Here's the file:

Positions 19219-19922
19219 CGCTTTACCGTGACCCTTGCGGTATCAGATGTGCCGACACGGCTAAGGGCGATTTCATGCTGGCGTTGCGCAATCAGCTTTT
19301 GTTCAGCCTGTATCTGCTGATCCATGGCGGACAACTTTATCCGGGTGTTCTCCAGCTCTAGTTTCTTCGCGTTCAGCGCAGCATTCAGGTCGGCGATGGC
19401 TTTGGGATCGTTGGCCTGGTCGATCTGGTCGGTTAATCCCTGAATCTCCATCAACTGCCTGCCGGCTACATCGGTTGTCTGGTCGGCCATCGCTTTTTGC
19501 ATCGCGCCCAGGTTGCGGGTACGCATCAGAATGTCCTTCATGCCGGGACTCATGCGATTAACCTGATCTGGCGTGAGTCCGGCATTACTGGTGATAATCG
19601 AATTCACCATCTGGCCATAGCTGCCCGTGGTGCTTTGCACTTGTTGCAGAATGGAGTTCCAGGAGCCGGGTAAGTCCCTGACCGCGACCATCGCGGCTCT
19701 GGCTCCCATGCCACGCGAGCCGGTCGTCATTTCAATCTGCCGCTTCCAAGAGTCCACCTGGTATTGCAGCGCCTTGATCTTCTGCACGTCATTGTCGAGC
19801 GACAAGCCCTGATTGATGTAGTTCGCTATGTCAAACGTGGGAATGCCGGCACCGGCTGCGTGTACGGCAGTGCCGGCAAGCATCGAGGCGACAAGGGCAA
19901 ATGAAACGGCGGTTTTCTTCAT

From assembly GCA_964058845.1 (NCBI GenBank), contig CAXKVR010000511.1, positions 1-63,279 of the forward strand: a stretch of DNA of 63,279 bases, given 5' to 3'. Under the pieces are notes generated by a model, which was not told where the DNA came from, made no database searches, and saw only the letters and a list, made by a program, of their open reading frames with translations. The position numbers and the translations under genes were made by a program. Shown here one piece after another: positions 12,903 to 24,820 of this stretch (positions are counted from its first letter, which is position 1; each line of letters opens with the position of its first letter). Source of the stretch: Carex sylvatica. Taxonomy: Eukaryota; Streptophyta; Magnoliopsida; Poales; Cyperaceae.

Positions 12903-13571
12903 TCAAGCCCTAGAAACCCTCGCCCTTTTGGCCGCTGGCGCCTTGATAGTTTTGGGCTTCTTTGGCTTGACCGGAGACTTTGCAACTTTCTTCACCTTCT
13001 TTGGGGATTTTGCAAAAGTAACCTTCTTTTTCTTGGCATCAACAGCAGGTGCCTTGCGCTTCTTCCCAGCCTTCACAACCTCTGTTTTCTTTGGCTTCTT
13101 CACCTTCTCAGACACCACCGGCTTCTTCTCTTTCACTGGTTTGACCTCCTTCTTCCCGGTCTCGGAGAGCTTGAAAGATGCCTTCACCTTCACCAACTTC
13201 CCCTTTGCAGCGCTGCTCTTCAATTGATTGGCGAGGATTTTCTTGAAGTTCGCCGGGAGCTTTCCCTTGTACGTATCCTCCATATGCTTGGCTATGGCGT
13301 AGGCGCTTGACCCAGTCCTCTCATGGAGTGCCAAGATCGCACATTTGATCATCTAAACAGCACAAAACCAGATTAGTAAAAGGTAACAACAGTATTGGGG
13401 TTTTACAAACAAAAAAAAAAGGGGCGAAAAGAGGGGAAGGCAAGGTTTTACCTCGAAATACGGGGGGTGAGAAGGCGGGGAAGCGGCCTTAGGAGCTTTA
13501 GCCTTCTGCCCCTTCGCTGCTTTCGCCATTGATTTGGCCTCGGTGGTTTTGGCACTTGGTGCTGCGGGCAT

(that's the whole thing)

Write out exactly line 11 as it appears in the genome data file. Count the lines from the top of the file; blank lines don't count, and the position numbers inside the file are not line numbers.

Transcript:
Positions 12903-13571